In the Moment

Pigeons coo outside my window, somewhere beyond my field of vision. They must be sitting on the roof right above me. Maybe they’re commenting on the heat, which is unpleasant, especially at this hour when the day is beginning to end. Or maybe they’re simply saying goodbye to the sun that’s starting its descent. I think they know that I’m writing about them, though, because they’ve stopped making their throaty, rolling syllables. They’re listening attentively now, wondering what on earth the strange fleshy being is doing, tap-tapping away on the flat black surface full of keys.

The fan is spinning lazily behind me, trying to cool down the air. The back of my tall blue swiveling office-chair cuts me off from the fan’s breeze, and I only feel a slight draft on each of my shoulders in turn as the air spins and turns, hitting the wall on one side and the closet on the other and rebounding toward my body, hunched over with knees drawn up to my chest and arms wrapped around them.

I look down to see if my toe-nails need clipping yet. They don’t. I’m proud of my toes, in the way that one can be secretly proud of things over which one has absolutely no control. My toes just grew the way they are, all straight and even, without the second toe being longer than the first. I certainly didn’t do anything to help them grow this way, so why do I still feel proud of them? I suppose because they’re part of my body, and so meaningful to me.

I haven’t always been able to do this. It’s taken me a long time to teach myself how to concentrate, even if only for a few short minutes, on the here and now and how it feels. Now that I’ve trained myself to be more aware of my surroundings, I try to encourage myself to think about how I feel and what exactly my senses are telling me. It’s extremely calming.

Are you able to be in the moment? Do you need to struggle to notice your surroundings? Do you ever take the time to concentrate on relaxing?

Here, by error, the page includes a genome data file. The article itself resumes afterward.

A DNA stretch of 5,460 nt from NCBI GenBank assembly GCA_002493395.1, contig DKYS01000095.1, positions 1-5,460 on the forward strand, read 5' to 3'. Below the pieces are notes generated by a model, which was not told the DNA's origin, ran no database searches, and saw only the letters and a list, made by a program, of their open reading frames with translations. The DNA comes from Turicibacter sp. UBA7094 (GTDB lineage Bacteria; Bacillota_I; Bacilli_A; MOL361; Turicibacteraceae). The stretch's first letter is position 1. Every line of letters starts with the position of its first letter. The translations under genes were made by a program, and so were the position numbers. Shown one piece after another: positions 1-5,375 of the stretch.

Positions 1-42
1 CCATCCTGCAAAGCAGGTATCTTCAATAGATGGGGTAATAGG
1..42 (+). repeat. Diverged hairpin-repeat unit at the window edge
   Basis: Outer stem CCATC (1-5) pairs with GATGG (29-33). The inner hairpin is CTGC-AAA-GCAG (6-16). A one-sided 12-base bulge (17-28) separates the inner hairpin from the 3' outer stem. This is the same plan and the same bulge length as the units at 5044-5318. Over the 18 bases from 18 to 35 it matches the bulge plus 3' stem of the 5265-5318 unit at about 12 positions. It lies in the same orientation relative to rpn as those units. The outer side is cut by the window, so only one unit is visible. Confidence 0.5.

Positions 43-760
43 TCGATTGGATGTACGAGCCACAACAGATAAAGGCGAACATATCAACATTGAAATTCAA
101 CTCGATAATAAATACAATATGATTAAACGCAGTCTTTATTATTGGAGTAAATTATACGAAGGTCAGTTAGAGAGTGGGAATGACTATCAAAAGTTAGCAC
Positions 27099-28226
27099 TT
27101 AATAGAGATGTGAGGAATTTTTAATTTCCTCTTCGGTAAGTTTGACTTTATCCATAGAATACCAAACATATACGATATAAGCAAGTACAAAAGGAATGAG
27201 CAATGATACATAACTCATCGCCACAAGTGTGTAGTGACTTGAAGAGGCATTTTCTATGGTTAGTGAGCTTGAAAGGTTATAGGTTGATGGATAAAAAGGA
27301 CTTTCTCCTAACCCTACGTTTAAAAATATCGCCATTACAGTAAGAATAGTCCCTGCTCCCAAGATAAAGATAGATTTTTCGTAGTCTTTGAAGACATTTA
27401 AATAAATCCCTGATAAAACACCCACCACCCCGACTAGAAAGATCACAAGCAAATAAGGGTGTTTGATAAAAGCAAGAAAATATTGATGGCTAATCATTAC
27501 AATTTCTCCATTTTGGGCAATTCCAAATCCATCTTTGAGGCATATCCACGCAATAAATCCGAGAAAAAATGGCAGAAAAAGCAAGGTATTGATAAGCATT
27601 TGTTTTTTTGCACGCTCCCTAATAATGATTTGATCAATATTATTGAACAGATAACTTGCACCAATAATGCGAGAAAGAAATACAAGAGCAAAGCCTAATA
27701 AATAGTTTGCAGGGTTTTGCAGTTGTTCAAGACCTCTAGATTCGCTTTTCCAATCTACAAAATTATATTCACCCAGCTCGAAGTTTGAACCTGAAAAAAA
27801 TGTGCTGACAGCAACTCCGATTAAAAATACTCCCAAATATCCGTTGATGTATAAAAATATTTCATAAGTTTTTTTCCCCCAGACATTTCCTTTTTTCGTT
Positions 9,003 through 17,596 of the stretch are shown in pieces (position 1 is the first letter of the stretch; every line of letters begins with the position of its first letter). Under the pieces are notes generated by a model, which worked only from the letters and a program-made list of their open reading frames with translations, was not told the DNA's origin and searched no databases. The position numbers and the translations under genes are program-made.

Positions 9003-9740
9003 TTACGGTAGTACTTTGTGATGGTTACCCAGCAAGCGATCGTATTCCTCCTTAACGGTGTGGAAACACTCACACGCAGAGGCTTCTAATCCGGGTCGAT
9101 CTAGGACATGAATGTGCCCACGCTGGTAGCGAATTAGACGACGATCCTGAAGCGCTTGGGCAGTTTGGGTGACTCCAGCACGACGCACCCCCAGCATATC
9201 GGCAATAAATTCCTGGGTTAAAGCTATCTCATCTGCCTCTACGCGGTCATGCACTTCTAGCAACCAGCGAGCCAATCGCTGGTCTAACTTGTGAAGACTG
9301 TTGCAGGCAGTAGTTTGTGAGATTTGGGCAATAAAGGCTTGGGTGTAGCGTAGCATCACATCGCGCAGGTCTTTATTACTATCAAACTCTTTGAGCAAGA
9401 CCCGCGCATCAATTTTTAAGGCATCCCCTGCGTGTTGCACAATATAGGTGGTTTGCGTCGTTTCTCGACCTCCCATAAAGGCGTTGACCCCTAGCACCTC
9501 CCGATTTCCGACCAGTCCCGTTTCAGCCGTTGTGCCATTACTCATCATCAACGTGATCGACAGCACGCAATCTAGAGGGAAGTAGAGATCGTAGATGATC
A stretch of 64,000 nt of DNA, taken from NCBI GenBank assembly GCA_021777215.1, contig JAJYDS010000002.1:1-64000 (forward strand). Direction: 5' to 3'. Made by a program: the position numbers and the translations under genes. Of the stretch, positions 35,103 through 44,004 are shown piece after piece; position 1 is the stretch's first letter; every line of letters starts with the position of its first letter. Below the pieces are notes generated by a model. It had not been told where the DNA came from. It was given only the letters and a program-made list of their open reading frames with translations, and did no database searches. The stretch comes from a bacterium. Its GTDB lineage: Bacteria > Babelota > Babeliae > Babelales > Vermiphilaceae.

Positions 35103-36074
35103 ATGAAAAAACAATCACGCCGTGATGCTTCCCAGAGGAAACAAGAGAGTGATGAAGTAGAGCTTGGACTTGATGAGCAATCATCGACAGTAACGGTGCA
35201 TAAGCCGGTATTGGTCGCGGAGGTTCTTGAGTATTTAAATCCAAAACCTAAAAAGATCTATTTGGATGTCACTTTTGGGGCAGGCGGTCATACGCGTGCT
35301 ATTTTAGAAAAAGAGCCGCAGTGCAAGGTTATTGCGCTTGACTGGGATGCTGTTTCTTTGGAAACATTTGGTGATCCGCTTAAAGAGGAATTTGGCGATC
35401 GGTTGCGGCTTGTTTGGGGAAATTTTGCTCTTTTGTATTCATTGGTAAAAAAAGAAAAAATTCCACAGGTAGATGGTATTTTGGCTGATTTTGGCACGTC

Right now. A moment that doesn’t mean much at all. There aren’t many moments that mean something specific or momentous. But right now I’m feeling. Just feeling something. Listening to the newest album of my very favorite band and savoring every note that goes through the headphones and into my ears. Looking at the little brown and black cardboard notebook in front of me and looking forward to picking up my perfectly-pointed black pen and writing in it, because it says the word “journal” on the front. Feeling the perfect and perfectly strange warm and cold winds flowing through the one open window in my dorm room and feeling that I’m perfectly dressed for both – tank top and long pajama-bottoms.

The music pierces my very core, feels like it’s flowing right into my brain. There is an atmosphere that surrounds me, an unclear one that simply points at a new type of normalcy that I’m not yet used to. The space is still too new for me to feel utterly at home in, but still, my bed in its new sheets and with the new duvet spread on it lies behind me, inviting and warm, a place that feels like my own little den.

There’s absolutely nothing special about this moment. But that’s the point. It’s just now.

Forever Graveyard

In the silence of the night, the spirits emerged.

Some of the spirits were elderly men and women, and they simply sat upon their graves, unmoving. They’d had a lifetime of movement and felt they’d earned their eternal rest. Others, the younger spirits mostly, frisked about, dancing and playing with the shadows and with each other. Ghostly mothers held onto equally ghostly babies, and ghostly fathers held the hands of young and ghostly children. Some families reunited, as they did every night, at one of the picnic tables in a far corner or between the trees amidst the graves. Some old lovers replayed their quarrels and affairs, frowning and smiling accordingly.

All in perfect silence. Someone walking outside the graveyard wall wouldn’t have heard a thing besides the rustle of the leaves in the wind or the scurry of a squirrel across the grass. If someone were to look over the wall, however, things would have been different.

It was very fortunate, the spirits of the graveyard agreed again and again, that there was a wall built around this particular graveyard. It was much too high for anyone to be able to peer in, and it had no easy footholds for a determined climber to take advantage of. The few who had managed to look over – by bringing a ladder, or by standing on someone’s shoulders, say – had been in such shock that they’d either never spoken of what they’d seen or had been carted off to a small padded room somewhere if they had spoken of it.

So the spirits of the graveyard replayed their lives night after night, laughing at the same jokes and dancing the same dances, waiting for something to change. But it never did. They never got bored, though. Their concept of forever was no different than their concept of now.

The only noteworthy events were when new spirits joined the old, and when that happened it was a grand occasion for all. It made even the new spirits forget what a different, what a sad, party was being had for them the next day or the day after that.